The Coming Cyber-War
While we’re refocusing our national security apparatus around counter-insurgency and counter-terrorism, we’re falling dangerously behind the curve on cyber security. Defense Tech‘s Kevin Coleman has some details:
China is well known for its global cyber espionage efforts. And while the United States has received most of the media attention given to cyber attacks, we are not the only ones dealing with this issue. India is now pointing the finger at China, claiming they have systematically launched a series of attacks on sensitive information systems and networks of Indian agencies. India rapidly responded and now has cyber-security forces down to the division-level to guard against cyber wars. But is that really enough given China’s stated ambitions?
China has a significant cyber weapons and intelligence infrastructure in place today. What is alarming is not only do they have the intent, but they have the money. Beijing has the world’s second or third largest defense budget depending on where you look for the numbers. Their military budget has been on the rise at 10 percent or more a year for over a decade. This, as well as the attacks, are evidenced by their cyber operational ability to scan, acquire nodes for their growing botnet as well as the continued sophisticated assaults on defense information systems in the US, Germany, UK and India. In addition, in April 2007, Sami Saydjari, who has worked on cyber defense systems for the Pentagon since the 1980s, told Congress: “The situation is grave, with nation-states such as China developing serious offensive capabilities.”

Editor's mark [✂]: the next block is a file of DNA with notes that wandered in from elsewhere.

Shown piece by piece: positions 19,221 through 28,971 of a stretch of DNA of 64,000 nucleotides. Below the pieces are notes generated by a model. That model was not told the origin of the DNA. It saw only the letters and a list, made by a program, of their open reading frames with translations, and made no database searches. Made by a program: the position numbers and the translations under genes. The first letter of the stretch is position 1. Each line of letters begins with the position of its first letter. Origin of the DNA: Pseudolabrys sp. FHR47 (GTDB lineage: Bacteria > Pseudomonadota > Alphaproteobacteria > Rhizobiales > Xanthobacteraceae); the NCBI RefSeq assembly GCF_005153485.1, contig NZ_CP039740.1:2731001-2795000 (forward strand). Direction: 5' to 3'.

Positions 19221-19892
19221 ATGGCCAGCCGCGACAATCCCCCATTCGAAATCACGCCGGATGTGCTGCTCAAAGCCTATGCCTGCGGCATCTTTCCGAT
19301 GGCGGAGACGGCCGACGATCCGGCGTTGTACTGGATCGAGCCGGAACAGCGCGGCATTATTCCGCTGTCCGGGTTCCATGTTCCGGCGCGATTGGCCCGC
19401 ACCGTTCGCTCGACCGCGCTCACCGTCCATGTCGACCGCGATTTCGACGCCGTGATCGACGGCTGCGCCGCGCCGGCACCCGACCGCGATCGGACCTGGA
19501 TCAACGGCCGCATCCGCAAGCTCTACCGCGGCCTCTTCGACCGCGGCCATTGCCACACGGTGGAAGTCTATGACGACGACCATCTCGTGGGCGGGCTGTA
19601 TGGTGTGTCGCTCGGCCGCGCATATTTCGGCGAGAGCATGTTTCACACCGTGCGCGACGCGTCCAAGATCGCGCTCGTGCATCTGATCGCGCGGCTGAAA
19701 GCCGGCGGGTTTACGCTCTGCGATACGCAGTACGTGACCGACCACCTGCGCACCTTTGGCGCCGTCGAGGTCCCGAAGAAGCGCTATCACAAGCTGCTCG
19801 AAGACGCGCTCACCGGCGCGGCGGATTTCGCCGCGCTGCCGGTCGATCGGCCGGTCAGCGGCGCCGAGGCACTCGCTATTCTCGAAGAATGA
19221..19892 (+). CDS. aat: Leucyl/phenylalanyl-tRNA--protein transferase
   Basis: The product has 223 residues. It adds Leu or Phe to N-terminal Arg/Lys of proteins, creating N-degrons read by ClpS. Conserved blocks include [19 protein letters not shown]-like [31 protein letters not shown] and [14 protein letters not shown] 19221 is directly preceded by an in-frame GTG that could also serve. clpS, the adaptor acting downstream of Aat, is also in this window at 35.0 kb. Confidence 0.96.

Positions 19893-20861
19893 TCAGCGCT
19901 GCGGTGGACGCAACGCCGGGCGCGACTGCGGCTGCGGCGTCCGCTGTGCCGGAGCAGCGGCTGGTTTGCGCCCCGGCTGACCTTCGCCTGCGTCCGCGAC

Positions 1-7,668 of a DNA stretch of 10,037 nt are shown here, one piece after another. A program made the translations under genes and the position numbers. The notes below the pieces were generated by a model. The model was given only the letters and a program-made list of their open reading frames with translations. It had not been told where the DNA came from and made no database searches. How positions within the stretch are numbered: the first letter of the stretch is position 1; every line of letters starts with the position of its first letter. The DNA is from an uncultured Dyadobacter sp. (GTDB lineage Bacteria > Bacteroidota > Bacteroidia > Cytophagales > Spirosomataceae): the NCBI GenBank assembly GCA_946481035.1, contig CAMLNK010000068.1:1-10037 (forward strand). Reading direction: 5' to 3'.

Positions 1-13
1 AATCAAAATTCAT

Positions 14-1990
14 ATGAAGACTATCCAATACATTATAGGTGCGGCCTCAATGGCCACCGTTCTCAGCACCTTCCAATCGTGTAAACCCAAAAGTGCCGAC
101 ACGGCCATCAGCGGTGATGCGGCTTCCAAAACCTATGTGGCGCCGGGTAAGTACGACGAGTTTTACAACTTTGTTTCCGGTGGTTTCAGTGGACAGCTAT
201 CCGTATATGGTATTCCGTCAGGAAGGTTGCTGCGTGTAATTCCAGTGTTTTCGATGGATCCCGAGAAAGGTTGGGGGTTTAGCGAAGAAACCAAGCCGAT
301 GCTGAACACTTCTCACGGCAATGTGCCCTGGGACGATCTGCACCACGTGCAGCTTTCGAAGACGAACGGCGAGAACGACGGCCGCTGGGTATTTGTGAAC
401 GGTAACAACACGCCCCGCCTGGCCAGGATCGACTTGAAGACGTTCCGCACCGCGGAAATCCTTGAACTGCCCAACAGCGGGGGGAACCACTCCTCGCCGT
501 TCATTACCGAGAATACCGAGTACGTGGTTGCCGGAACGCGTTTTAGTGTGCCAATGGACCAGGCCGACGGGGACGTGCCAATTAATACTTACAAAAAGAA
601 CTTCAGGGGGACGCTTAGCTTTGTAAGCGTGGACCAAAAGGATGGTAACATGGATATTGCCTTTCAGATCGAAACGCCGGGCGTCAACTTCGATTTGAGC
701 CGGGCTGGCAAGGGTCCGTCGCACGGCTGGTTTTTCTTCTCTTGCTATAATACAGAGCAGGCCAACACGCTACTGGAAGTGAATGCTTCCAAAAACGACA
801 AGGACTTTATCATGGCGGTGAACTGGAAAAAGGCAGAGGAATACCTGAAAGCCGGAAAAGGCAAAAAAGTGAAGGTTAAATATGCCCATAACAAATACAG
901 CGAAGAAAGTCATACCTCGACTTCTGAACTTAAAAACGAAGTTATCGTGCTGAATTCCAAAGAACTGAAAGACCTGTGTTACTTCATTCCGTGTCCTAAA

From all this information one can only conclude that China has the intent and technological capabilities necessary to carry out a cyber attack anywhere in the world at any time. Nations around the world can no longer ignore the advanced threat that China’s cyber warfare capabilities may have today and the ones they aspire to have in the near future. Just recently Belgian justice minister, Jo Vandeurzen, claimed that attacks against the Belgian Federal Government originated from China and are most likely sanctioned by Beijing. The Belgian minister of foreign affairs, Karel De Gucht, told their parliament that his ministry is the subject of cyber-espionage by Chinese cyber agents. This is just the tip of the iceberg. Spy-Ops believes that an estimated 140 countries will be working on their cyber weapons by the end of 2008 and that in the next five years we will see countries and extremist groups jockeying for cyber supremacy.
Much more at the link.